With the loss of biodiversity in mountain forests goes as well the otherwise rich non-wood and non-mineral resources endemic to the mountain. The ultimate depletion of these resources impacts adversely on the economy of a country and its population, not only on the people living in the mountains.
Citing a couple of sample cases should vividly demonstrate this.
Opportunities. Examples of non-wood mountain resources which feed major industries in the Philippines are rattan and abaca. Both popularly known as traditional materials for furniture and fabrics, respectively, rattan and abaca have also been tapped as materials in the manufacture of heretofore unknown specialty products, which should open the minds of many local entrepreneurs, both large and small.
The industry reports that the Philippines remains the biggest furniture exporter among ASEAN countries, and rattan furniture accounts for more than 65% of export volume in this sector. Aside from use in furniture making, rattan is also used as raw material in the manufacture of walking sticks, fish traps, hammocks or sleeping mats, handicraft, footballs, carpet beaters, hat, bags and baskets, buggy whips, twines and toothbrushes.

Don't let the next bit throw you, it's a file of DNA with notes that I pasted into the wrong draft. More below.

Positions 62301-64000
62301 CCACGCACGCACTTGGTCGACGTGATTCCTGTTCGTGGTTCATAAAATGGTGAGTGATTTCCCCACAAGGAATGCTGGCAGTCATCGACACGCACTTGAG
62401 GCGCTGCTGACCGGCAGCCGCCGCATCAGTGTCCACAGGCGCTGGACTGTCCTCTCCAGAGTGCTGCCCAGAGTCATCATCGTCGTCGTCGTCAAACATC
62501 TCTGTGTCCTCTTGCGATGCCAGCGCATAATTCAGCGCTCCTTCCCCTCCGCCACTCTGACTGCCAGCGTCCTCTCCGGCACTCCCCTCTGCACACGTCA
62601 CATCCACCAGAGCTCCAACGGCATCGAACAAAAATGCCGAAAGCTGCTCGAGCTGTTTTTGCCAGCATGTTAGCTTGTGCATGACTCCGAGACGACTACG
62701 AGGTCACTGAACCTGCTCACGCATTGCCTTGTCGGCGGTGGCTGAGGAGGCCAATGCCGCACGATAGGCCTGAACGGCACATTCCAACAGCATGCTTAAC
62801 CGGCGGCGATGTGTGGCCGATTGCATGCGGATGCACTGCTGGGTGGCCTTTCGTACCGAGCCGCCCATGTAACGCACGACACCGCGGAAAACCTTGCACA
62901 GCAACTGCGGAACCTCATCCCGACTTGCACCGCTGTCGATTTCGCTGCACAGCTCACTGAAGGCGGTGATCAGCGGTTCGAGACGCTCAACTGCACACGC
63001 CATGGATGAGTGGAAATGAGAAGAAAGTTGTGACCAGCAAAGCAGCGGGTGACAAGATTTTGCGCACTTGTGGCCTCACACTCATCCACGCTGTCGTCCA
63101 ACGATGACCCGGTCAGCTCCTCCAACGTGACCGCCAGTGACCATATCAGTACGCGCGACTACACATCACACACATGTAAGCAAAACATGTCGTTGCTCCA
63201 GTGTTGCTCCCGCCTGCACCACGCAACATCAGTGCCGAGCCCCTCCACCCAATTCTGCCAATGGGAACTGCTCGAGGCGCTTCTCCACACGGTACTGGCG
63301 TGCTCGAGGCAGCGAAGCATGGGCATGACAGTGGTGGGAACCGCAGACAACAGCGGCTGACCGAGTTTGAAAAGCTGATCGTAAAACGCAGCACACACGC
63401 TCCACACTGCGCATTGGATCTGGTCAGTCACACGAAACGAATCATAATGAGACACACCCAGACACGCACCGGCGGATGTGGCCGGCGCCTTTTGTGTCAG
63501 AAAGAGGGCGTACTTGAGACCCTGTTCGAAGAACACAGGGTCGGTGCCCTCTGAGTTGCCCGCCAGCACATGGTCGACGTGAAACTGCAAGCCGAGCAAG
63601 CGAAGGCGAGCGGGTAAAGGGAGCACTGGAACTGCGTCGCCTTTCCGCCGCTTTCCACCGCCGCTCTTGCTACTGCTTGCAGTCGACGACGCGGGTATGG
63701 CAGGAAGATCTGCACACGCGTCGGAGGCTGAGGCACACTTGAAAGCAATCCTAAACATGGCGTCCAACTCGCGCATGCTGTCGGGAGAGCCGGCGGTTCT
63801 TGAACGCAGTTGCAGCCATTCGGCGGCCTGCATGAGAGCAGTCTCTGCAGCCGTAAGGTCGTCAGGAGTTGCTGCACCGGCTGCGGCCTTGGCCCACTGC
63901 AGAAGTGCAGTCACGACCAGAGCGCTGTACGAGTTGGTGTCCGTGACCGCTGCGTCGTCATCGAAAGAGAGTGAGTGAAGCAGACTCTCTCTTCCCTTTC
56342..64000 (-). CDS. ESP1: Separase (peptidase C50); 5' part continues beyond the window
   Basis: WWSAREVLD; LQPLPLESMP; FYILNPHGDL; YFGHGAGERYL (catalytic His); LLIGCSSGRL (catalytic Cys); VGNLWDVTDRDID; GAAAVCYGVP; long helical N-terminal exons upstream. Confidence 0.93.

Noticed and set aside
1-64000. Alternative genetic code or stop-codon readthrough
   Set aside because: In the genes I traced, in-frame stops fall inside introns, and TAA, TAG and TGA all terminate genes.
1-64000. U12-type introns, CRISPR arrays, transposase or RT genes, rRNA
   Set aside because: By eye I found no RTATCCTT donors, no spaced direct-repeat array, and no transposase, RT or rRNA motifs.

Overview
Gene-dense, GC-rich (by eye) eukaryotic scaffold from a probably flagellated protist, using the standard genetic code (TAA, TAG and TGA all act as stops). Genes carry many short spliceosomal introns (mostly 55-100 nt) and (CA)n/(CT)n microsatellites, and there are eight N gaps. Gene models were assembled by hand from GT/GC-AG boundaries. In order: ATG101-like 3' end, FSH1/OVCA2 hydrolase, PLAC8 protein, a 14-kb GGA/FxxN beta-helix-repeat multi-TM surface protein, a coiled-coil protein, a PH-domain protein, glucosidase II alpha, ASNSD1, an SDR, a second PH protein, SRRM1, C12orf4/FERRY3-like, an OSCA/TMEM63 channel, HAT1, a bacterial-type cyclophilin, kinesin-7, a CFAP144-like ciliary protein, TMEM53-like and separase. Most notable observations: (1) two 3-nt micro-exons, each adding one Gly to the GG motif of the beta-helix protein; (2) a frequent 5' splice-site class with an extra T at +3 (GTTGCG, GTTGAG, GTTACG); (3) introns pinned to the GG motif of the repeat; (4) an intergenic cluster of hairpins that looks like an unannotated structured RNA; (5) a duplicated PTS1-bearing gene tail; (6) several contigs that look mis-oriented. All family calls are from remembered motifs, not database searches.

On the other hand, the Philippines supplies about 90% of the world’s supply of abaca. The only other abaca-producing country in the world, Ecuador, accounts for only 10%. Abaca fiber and pulp are being extensively used in the manufacture of specialty products, such as fashion bags, giftware, houseware, toys, tea bags, meat and sausage casings, cigarette paper, filter paper, currency notes, stencil paper, etc.
Its superior tensile strength, compared with other fibers, and the increasing awareness and trend for environment-friendly products have pushed the continuing robust export demand for this Philippine high-profile raw material.